NPI Specialist Taxonomies

Healthcare Provider Taxonomy Codes are designed to categorize the type, classification, and/or specialization of health care providers. When applying for an NPI, a health care provider must select the taxonomy code(s) or code description(s) that most closely describes the provider's type. You can select more than one taxonomy if applicable.

The group of providers or individuals that includes RDNs and NDTRs is 'Dietary and Nutritional Service Providers.' In addition to selecting your provider classification, you can also select any and all specializations based on Commission on Dietetic Registration Board Certified Specialties. RDNs should review and update their NPI information to make sure it is current and accurate and reflects any specialist taxonomies, if applicable.

Dietary and Nutritional Service Providers:

  • Dietetic Technician, Registered – 136A00000X
  • Dietitian, Registered – 133V00000X
    • Nutrition, Gerontological – 133VN1101X
    • Nutrition, Metabolic – 133VN1006X
    • Nutrition, Obesity and Weight Management – 133VN1201X
    • Nutrition, Oncology – 133VN1301X
    • Nutrition, Pediatric – 133VN1004X
    • Nutrition, Pediatric, Critical Care – 133VN1401X
    • Nutrition, Renal – 133VN1005X
    • Nutrition, Sports Dietetics – 133VN1501X

Read the list of NPI taxonomy codes and definitions.

Organizational NPI (Type 2)

The Organization NPI (Type 2) is for group practices. If you are considering forming a group practice, or is incorporating, you will need to obtain an NPI for yourself (Type 1) and an NPI for your organization or group practice (Type 2).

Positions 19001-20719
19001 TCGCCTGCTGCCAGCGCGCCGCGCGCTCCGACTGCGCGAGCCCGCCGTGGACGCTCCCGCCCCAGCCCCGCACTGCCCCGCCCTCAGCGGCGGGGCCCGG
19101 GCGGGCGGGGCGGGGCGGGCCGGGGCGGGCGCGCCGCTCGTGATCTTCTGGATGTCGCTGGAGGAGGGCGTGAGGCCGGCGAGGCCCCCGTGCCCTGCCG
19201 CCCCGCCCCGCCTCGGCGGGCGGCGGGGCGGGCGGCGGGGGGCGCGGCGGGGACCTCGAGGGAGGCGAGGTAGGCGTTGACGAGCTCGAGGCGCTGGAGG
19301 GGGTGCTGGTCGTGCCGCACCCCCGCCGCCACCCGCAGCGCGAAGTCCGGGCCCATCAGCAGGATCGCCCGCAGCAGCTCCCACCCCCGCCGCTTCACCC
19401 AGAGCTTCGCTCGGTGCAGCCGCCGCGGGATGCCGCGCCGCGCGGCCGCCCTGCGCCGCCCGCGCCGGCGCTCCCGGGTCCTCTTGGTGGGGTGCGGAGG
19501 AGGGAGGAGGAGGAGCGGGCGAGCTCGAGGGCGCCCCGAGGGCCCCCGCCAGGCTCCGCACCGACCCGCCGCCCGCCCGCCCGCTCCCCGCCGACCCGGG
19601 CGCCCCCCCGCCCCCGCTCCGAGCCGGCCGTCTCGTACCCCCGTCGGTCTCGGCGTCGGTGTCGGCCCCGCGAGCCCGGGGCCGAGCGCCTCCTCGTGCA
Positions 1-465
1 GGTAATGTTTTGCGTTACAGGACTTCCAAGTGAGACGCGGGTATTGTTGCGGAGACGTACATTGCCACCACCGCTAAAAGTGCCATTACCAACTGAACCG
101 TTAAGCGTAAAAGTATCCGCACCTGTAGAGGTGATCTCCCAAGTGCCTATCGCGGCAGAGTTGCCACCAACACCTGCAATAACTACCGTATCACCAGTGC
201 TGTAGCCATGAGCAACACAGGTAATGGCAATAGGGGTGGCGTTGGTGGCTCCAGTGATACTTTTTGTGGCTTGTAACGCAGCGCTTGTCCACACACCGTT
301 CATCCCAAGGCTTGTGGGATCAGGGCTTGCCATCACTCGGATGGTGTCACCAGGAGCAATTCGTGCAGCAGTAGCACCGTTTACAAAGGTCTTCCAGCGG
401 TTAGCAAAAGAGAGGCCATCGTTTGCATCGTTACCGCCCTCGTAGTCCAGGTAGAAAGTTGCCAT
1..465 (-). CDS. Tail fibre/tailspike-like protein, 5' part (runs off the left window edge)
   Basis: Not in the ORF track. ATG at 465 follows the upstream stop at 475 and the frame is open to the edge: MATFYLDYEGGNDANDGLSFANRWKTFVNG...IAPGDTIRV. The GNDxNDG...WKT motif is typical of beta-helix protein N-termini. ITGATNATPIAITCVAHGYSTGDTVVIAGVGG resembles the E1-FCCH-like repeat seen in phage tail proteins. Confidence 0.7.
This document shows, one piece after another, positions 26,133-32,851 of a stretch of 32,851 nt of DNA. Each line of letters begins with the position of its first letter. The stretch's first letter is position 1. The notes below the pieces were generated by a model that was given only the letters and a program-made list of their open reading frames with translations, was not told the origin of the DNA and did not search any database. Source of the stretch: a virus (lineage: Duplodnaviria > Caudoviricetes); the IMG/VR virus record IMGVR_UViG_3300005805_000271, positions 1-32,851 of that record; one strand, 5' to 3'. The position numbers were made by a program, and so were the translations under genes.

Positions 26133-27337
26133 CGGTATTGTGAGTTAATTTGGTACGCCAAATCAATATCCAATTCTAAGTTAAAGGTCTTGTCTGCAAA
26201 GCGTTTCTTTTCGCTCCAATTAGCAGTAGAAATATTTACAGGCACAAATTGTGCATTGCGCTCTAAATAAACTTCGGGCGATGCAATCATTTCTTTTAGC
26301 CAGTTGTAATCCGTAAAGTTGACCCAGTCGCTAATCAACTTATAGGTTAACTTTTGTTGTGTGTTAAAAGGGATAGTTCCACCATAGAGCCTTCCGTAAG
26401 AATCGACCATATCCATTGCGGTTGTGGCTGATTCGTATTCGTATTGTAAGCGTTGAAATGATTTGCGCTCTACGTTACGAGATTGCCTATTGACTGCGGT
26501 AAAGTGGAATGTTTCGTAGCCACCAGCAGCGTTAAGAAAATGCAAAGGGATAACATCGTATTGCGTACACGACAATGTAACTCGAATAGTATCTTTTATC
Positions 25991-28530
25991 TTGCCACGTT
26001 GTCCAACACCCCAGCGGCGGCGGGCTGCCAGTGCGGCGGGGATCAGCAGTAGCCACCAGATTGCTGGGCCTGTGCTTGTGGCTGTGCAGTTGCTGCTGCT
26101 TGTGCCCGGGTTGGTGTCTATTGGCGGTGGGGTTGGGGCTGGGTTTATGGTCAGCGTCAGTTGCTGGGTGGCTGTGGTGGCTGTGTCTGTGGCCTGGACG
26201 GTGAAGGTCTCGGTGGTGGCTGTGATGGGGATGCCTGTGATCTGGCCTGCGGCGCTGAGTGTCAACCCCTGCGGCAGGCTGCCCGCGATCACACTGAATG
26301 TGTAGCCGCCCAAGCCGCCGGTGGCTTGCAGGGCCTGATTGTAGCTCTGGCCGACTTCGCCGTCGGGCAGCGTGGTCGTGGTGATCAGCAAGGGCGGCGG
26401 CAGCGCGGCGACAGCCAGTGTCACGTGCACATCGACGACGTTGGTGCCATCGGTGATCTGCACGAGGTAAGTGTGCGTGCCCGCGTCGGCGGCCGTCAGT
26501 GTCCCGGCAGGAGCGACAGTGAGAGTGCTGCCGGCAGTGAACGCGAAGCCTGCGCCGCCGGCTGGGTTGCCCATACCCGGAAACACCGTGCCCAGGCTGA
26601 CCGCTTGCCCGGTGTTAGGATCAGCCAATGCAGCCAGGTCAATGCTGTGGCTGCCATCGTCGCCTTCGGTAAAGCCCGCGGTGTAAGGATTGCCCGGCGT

Obtain an NPI

You can obtain an NPI by going to the National Plan and Provider Enumeration System website (NPPES) and completing an application electronically or by downloading a paper copy and submitting it by mail. The online application process for an individual NPI is quick, taking less than 30 minutes. Applications submitted online may be processed as quickly as 10 days; mail-in applications may take up to 60 days. Remember to print a copy of your application for your files.

Before applying for an NPI number, you should search the NPI registry to confirm you do not already have one. It is possible that an employer, such as a hospital, may have obtained an NPI for you. Be sure to also search any previous names used professionally.

You will need your Social Security Number and license or registration number when applying. You will also need to determine which provider taxonomy codes will be selected.

Additional NPI Resources:

Employer Identification Number

In addition to an NPI, RDNs and NDTRs who are creating a new group or organization (i.e. group private practice, corporation or other business) may need to obtain a separate tax identification number for their practice or business. An employer identification number (EIN) or Federal Employer Identification Number (FEIN), also known as a business tax ID, is a unique nine-digit number.

The EIN is the corporate equivalent to a Social Security number and is used when filing taxes for your business to protect your Social Security number from being disclosed on W-2s and in transactions, such as claims sent to health plans. If you are part of a group or organization, the group will already have an EIN.

Additional EIN Resources from IRS.gov